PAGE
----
Why do we expect so much transparency from presidential candidates like Hillary Clinton and Donald Trump when it comes to their health? It wasn't always that way. John Dickerson, a history buff and Slate columnist, recently spoke to the New York Times' "The Run-Up" podcast (a must listen for those following the election) on the history of voters demanding medical information from presidents. Some highlights:
* After president Dwight Eisenhower had a heart attack in the middle of the night, reporters were told that it was a bout of indigestion. The press soon learned the truth, but Eisenhower's press secretary, James Hagerdy, came up with a brilliant strategy to divert their interest elsewhere. The president's physician reported that Eisenhower had a "successful bowel movement," and the Associated Press printed it as "official news."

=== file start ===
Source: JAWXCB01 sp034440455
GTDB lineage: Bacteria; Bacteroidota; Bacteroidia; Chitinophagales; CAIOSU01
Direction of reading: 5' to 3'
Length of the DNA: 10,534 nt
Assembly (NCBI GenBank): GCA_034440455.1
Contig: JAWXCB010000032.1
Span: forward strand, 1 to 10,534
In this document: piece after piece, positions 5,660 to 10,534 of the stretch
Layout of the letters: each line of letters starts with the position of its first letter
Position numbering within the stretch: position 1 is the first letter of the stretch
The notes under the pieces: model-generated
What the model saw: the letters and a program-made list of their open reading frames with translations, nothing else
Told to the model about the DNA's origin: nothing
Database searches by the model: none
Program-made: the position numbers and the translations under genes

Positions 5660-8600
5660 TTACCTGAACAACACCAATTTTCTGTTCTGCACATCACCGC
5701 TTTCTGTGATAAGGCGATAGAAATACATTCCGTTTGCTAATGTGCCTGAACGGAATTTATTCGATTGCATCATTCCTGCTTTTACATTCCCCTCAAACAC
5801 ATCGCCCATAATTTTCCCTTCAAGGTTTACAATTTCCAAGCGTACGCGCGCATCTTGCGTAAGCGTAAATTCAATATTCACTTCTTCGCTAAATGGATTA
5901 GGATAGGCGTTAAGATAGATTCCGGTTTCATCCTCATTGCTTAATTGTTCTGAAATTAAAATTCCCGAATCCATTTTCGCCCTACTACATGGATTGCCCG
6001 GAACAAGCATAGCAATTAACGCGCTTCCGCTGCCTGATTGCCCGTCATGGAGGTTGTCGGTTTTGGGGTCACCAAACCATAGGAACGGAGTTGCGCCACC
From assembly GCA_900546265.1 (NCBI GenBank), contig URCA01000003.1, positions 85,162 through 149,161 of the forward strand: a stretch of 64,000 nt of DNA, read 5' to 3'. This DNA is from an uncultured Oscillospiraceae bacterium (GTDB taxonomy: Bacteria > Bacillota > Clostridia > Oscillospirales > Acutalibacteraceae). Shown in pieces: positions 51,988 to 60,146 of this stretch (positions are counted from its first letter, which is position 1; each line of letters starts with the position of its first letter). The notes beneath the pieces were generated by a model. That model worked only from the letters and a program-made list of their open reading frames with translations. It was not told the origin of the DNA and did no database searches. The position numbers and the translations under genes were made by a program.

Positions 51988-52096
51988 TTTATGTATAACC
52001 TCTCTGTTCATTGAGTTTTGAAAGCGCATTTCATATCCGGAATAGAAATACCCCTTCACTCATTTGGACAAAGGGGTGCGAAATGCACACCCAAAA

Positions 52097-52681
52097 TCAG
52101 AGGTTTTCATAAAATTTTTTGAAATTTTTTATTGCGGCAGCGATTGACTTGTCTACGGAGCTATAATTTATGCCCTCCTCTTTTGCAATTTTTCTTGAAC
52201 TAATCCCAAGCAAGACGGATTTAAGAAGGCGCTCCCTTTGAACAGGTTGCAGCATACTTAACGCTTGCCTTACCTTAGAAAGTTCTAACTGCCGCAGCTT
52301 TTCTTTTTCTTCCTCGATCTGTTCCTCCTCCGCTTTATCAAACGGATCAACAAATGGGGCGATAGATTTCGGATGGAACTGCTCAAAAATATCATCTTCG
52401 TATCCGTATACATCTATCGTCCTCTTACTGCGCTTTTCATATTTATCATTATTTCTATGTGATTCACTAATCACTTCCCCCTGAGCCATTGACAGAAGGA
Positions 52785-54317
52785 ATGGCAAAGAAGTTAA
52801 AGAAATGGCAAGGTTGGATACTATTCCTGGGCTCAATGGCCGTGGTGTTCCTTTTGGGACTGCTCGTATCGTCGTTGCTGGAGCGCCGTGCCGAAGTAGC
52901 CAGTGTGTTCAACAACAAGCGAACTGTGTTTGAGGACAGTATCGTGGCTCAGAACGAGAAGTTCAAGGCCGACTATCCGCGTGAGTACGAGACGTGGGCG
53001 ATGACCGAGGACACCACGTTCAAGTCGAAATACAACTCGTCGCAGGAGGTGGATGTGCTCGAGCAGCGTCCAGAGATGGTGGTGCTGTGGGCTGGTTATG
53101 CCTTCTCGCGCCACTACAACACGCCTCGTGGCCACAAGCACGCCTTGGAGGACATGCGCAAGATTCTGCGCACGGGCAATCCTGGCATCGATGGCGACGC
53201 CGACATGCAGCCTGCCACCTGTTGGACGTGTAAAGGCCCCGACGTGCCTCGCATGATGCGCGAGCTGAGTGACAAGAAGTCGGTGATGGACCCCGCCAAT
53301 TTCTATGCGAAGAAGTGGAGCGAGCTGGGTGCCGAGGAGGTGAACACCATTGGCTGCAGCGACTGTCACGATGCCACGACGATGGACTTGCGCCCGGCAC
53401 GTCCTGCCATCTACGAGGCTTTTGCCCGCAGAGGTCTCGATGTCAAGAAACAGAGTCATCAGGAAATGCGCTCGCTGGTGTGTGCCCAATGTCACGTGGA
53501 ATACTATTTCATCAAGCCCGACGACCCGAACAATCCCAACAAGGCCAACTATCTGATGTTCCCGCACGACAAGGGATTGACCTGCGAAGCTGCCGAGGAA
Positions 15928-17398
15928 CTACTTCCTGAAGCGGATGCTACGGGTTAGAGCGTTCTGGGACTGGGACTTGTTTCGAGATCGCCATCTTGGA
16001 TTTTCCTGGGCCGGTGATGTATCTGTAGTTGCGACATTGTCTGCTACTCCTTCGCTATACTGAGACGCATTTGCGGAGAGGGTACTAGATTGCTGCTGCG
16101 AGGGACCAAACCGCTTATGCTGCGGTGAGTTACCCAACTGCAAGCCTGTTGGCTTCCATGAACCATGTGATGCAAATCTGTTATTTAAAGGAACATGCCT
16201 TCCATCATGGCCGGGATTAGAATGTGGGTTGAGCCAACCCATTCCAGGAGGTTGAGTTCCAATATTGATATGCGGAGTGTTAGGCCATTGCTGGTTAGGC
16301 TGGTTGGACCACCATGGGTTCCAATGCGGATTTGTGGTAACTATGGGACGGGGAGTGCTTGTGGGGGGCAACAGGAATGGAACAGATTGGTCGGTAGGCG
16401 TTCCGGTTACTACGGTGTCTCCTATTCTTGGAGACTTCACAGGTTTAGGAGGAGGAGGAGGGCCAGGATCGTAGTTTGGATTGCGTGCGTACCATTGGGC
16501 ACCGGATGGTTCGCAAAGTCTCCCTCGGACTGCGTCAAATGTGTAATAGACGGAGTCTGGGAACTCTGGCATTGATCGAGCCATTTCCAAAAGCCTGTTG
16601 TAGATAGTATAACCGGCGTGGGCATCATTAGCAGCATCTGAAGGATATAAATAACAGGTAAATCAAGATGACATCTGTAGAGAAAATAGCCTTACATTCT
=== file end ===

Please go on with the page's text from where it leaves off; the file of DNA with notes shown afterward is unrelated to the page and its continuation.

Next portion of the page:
* Sen. John McCain also overwhelmed the press with too much information. He released thousands of carefully selected medical records for several hours to the media during his 2000 and 2008 bids for the presidency.
*A president's health was once considered out of the public view, for the most part. Former presidents John F. Kennedy, Franklin Roosevelt, and Woodrow Wilson all hid serious medical conditions from the public.
Where would you draw the line on how much you'd want to know about a presidential candidates' health? Let me know @chrissyfarr on Twitter. CF